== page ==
The timely prediction of a hurricane's path is essential to the reduction of human loss and damage of infrastructure and property. The continuity and timeliness provided by satellite meteorological data for modelling is crucial in this process.
SMOS sees triple superstorms
22 October 2013
ESA's versatile water mission tracked Asia's recent storms over land and sea.
Over the past three weeks, tropical cyclone activity has intensified over the seas bordering southern and eastern Asia.
Cyclone Phailin began forming on 4 October in the Gulf of Thailand, before moving northwest across the Bay of Bengal and making landfall in northern India. The storm affected about 12 million people and claimed dozens of lives.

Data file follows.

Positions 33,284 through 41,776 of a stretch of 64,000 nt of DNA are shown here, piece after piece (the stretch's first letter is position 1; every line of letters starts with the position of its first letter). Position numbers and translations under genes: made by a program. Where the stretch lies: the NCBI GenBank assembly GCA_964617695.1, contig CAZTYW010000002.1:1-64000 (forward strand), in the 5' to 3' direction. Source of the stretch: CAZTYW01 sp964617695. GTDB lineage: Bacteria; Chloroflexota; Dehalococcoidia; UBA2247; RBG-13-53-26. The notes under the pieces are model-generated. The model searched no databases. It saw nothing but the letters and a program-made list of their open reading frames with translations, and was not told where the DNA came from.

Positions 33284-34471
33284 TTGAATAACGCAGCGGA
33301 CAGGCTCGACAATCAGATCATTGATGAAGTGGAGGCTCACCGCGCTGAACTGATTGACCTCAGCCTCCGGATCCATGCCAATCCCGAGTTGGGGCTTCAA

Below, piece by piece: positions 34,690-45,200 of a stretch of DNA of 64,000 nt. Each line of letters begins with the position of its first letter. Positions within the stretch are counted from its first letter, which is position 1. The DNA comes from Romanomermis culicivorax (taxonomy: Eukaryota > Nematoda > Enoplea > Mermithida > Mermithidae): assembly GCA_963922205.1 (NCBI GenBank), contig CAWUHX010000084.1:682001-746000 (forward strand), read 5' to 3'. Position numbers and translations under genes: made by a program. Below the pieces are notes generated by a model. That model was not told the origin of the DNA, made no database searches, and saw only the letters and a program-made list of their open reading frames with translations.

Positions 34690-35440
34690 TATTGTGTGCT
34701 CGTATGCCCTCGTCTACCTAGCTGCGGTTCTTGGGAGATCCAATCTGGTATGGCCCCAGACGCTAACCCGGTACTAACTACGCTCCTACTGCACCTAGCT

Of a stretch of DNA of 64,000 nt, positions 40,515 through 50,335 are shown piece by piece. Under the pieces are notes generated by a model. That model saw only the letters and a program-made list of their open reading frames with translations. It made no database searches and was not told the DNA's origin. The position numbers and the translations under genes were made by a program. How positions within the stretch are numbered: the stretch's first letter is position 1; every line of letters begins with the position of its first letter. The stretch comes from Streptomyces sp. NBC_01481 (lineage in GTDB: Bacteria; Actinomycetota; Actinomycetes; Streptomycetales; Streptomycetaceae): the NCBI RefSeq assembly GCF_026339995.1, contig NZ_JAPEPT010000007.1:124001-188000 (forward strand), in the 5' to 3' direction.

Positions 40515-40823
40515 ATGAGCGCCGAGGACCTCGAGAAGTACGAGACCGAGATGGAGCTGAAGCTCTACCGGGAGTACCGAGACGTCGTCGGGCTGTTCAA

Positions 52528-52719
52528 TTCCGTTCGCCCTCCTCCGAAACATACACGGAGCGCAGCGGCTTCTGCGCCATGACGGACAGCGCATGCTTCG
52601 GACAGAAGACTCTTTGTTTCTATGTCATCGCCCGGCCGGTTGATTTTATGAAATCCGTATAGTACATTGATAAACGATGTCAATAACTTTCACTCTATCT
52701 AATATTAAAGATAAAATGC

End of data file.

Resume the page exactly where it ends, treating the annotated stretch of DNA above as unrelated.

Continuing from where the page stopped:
Typhoons Nari and Wipha subsequently formed on 8 October: Nari west of the Philippines and Wipha east of Guam. Nari displaced tens of thousands of people in the Philippines and Vietnam, while Wipha lashed Japan's east coast.
During all three superstorms, ESA's Soil Moisture and Ocean Salinity satellite, SMOS, captured snapshots of surface wind speeds under the intense storms.
Related Data Types
Related (Key) Documentation